When you have four kids, spanning seven years, it is impossible to find the perfect age-appropriate trip for everyone. I keep waiting for the cultural-holiday trifecta: when my kids are old enough to carry their own backpacks, past the childhood-amnesia stage, and curious about the world. But you know the risks living in Hong Kong. Inevitably, while you are sitting tight for this magical sweet spot, you wake up one day and are told to pack your bags and move to London…or New York.
So, despite having a one-year-old who would decidedly remember absolutely nothing of Cambodia, we booked a Cathay Holiday package to Siem Reap (direct flights now, hooray!) for Chinese New Year last year. February is a great time to go — warm but not sweltering. And four days is ideal.
Siem Reap has changed dramatically since I stayed there fifteen years ago as a backpacker, crashing in a dusty hostel. Now, there is an ultraposh Aman! The range of accommodations is broad — you are spoiled for choice. But knowing that my under-10 crew would need a decent hotel pool to balance out the sightseeing, we opted for the Sofitel, which was especially great for younger children. The pool has a shallow area and a swim-up bar that appealed to everyone. Connecting rooms made it convenient for us to fit the whole brood. There is even a fishing pond and the hotel staff will fry up your catch (no, thanks!) And the short tuk-tuk rides to town were a huge hit with the kids. They loved the noise of the traffic and smells on the street as we bounced our way into Siem Reap.
While still in Hong Kong, I traded e-mails with a tour guide named Bon, who picked us up from the airport with a van and driver. It is important to find a guide who understands and tolerates children and can respond accordingly. Bon had the wonderful combination of the patience of a primary school teacher and the knowledge of a professor.
Temple fatigue is real. Here’s how to avoid it: See a temple in the morning; swim; non-temple-related activity in the afternoon. Repeat (or some variation on this!)
The temples are all amazing in their own unique ways but there are some standouts.
- Angkor Wat: Of course! Most popular to go at sunrise to see the reflection of the temple on the lake but it’s a painfully early start
- Beng Mealea: A bit of a drive but this jungle temple is overrun with vines and roots and very atmospheric; kids loved swinging on the vines like Indiana Jones
- Bayon: Famous for the over 200 stone faces
- Ta Prohm: Used as the location for Tomb Raider, enough said
- Ta Keo: One of the tallest monuments; the steep steps are a slog and a bit dangerous but worth the effort
- Khmer Ceramics Centre: Kids can learn to use the potter’s wheel and make bowls and cups; they will fire the clay and even deliver to the hotel
- Happy Ranch Horse Farm: Go early morning or late afternoon for a one hour ride
- Phare – The Cambodian Circus: Not your ordinary circus with elephants but more acrobatics; it’s loud and hot though so not ideal for babies
- Angkor Silk Farm: Kids were really fascinated by the free guided tour of silkworm farming, cocoon unwinding, tie-dyeing the threads and silk weaving; naturally there is a shop at the end of the tour selling the silk products made on the farm!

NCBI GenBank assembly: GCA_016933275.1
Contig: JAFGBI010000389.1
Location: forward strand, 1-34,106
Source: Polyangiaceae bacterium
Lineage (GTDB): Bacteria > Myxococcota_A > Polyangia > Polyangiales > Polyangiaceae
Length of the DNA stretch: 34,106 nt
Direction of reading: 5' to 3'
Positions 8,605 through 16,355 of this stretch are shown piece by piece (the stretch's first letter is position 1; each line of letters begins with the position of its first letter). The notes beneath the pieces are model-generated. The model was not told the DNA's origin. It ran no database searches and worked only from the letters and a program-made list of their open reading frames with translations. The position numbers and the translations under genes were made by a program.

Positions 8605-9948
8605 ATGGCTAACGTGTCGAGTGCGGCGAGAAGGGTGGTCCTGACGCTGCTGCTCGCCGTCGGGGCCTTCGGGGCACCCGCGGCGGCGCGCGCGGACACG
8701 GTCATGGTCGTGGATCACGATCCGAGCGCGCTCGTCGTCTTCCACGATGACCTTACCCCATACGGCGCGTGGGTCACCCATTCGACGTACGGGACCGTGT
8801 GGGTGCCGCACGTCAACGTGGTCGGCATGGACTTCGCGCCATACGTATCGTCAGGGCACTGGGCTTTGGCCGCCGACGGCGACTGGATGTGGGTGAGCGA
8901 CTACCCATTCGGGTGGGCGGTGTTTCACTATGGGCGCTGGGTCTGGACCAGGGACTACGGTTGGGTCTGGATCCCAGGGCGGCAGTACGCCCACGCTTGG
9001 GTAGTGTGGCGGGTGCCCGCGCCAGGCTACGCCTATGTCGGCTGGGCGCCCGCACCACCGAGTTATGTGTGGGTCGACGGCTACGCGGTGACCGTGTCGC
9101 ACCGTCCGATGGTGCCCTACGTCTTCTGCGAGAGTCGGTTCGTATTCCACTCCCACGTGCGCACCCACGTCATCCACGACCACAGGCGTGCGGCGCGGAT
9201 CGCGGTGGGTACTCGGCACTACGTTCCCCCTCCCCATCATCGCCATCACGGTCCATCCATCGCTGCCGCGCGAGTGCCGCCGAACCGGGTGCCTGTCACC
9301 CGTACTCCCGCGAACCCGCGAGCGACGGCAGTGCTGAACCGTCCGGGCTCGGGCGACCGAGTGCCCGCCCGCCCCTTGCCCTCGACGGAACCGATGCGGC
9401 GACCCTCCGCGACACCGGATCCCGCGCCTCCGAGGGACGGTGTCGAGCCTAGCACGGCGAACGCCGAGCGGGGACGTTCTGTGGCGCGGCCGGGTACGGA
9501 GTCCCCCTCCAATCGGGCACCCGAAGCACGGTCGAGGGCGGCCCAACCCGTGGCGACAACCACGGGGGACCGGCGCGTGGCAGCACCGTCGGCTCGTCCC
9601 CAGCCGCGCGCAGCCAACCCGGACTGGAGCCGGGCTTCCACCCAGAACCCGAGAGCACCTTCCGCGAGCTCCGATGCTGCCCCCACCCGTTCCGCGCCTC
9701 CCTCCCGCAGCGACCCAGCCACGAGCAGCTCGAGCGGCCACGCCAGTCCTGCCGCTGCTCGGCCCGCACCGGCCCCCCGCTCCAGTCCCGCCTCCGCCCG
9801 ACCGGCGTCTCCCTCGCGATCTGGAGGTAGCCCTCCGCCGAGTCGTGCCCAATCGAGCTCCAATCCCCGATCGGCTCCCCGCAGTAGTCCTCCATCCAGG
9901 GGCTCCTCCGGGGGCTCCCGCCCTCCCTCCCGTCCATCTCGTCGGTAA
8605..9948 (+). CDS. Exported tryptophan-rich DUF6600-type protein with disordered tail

- Banteay Srey Butterfly Centre: Small but kids loved getting to “hold” a newly born butterfly (good to do on the way back from Beng Mealea)
- Tonle Sap: Better in the wet season when the water levels are higher, it is a long drive to this floating village.
Where to Eat:
- Marum: Sit in the garden and let the kids run around at this training restaurant that employs disadvantaged Cambodian youth serving creative local cuisine
- Haven: Another training restaurant serving delicious fusion food; no kids menu but the lemon & cream pasta was a hit!
- Bugs Café: Undoubtedly, the highlight of the trip for the kids! The Bugs Cafe serves crickets, scorpions, silkworms, spiders, ants and more. Apparently, eating insects is the future – they are an efficient source of protein! As you might imagine, there was, initially, huge push back about coming here for dinner. But once we made it into a competition, everyone got in the spirit. Even the baby tried fried tarantula (of course, unknowingly!) It was a fun experience and very memorable. Just make sure to have dinner plans afterwards since you aren’t likely to clear your plate!
My Top Tips:
- Bring US$ (small change, one dollar bills are best)
- Pack a lot of snacks (think early morning starts when there isn’t time for breakfast, long car drives, bribery to see one more temple)
- Pick up the Leap & Hop Cambodia — guide book especially designed for children with locally relevant games and activities
- Pack long, lightweight trousers for horse riding and Angkor Wat (where shorts and tank tops should not be worn)
- If you are going during a popular holiday time (i.e. Chinese New Year), make restaurant reservations in advance since some of them have limited seating
- Family movie night — watch Tomb Raider (ages 5+) before and after you go
- Read up! There are some amazing nonfiction and historical fiction books about Cambodia: First They Killed My Father, In the Shadow of the Banyan, Temple of a Thousand Faces, The Map of Lost Memories
- Bring your own baby car seats so younger kids will sit safely and comfortably on longer drives